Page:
First off today I wanted to point you to several interesting takes on the events in Algeria and Mali that provide useful perspectives that differ a bit from the Western media's received wisdom.
- Natalya Vince, "In Amenas – a history of silence, not a history of violence" argues that much of the commentary on the Algerian response has focused on Algeria's supposed violent heritage, compressing modern Algerian history into the war of independence and the troubles of the 1990s and ignoring everything in between. A useful antidote to much superficial commentary.
- The Mauritanian blogger who blogs at Dekhnistan offers "A Disaster 50 Years in the Making," arguing that the roots of the situation in Mali lie not just in the Libyan civil war or the rise of Al-Qa‘ida in the Islamic Maghreb (AQIM), but in the years before French West Africa achieved independence, when nothing was done to alter colonial boundaries that combined Tuareg and Amazigh north with sub-Saharan south in such countries as Mauritania, Niger, Mali and Chad. While, farther east, we welcome the separation of Sudan and South Sudan, the specter of Al-Qa‘ida has become the primary focus in Mali.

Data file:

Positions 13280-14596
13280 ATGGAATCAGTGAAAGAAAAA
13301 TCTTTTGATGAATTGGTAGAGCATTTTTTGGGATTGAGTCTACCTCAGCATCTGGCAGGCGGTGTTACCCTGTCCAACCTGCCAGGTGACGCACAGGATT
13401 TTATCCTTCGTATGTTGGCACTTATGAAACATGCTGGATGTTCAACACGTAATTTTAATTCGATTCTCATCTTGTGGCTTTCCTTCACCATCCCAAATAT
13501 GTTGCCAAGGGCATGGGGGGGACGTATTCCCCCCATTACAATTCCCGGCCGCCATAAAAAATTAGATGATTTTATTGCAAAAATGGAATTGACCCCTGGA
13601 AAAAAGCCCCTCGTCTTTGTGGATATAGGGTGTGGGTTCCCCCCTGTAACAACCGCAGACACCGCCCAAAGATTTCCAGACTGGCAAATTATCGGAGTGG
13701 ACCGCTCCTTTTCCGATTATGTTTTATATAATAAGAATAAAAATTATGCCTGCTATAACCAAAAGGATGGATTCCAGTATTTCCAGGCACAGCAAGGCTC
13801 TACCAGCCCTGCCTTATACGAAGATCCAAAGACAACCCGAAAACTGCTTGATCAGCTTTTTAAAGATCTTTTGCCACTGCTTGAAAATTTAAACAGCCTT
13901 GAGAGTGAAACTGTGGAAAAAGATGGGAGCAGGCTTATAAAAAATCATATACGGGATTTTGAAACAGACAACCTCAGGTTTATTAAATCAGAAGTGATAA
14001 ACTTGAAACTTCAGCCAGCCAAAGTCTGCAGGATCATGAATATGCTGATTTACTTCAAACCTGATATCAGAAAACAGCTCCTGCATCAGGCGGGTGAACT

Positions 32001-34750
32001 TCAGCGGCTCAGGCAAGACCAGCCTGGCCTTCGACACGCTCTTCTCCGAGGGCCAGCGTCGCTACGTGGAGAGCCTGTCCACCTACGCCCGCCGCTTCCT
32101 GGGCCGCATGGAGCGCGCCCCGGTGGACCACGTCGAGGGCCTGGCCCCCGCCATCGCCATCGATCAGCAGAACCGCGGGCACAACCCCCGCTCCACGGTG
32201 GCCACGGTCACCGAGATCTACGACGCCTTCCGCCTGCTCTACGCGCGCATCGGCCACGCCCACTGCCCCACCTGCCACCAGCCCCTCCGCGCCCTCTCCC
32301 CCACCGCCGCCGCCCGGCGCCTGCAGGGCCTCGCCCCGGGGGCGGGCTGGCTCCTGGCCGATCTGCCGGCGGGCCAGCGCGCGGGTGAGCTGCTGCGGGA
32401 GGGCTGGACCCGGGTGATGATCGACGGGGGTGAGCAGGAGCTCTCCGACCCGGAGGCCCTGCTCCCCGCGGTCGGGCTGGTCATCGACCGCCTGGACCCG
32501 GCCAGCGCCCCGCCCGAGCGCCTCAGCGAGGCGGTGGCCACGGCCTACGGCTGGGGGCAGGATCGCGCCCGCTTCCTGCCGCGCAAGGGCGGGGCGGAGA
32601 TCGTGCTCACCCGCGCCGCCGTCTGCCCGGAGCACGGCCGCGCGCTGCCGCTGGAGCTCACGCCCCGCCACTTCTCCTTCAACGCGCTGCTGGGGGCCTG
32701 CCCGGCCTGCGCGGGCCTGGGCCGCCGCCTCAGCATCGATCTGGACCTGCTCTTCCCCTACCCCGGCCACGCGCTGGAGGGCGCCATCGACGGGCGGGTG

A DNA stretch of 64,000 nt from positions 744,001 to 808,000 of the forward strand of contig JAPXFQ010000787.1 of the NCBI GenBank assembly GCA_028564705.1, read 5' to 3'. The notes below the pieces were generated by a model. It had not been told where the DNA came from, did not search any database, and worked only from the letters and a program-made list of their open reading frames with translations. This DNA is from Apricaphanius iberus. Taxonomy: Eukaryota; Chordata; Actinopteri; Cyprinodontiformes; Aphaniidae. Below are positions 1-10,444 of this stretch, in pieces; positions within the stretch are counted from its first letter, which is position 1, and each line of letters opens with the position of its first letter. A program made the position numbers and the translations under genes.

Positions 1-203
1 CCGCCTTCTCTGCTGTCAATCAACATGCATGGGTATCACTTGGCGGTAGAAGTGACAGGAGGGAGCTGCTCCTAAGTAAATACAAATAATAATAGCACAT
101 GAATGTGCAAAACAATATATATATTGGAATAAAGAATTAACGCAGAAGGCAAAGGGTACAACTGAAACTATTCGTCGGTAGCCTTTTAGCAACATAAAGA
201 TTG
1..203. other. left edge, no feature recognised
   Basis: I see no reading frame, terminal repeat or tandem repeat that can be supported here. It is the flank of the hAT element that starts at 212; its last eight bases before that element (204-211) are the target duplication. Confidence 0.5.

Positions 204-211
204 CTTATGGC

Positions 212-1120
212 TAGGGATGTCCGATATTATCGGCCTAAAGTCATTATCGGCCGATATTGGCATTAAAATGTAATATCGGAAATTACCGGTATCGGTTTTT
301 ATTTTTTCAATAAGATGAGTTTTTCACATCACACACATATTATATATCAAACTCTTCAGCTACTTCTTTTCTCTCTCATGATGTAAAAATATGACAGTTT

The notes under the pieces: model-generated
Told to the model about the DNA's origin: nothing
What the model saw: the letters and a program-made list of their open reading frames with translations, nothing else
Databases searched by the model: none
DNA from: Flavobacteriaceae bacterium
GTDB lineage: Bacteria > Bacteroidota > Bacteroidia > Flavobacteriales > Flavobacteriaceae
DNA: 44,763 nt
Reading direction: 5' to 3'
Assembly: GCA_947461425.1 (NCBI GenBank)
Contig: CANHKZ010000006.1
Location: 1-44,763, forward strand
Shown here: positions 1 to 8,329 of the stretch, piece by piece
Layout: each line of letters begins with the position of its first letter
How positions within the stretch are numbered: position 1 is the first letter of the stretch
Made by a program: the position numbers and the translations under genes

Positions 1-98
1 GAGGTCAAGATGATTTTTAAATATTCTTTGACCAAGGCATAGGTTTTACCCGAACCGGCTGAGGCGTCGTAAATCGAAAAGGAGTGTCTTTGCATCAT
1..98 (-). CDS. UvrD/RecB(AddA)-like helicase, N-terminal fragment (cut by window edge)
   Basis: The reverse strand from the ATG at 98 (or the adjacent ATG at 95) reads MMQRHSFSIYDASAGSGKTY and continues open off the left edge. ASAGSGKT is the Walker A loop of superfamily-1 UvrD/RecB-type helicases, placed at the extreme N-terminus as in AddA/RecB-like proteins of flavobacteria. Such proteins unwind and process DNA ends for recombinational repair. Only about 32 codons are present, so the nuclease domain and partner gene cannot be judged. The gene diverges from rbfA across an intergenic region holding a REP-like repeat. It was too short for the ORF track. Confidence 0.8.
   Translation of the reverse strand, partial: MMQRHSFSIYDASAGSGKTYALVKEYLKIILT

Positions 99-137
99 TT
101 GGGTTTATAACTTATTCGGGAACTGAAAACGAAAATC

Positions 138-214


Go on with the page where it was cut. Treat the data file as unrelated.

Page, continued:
- Related to the above, an article in Libération reminds us that not all of the northern rebels are Islamists, and that the Tuareg separatist group that started the whole affair the MNLA, are still in the mix: "Le Nord-Mali entre Touaregs et jihadistes" (in French).
- "How the French Air War in Mali Really Went Down" offers what appears to be considerable detail about the French (and other Western) operations over Mali in the current campaign.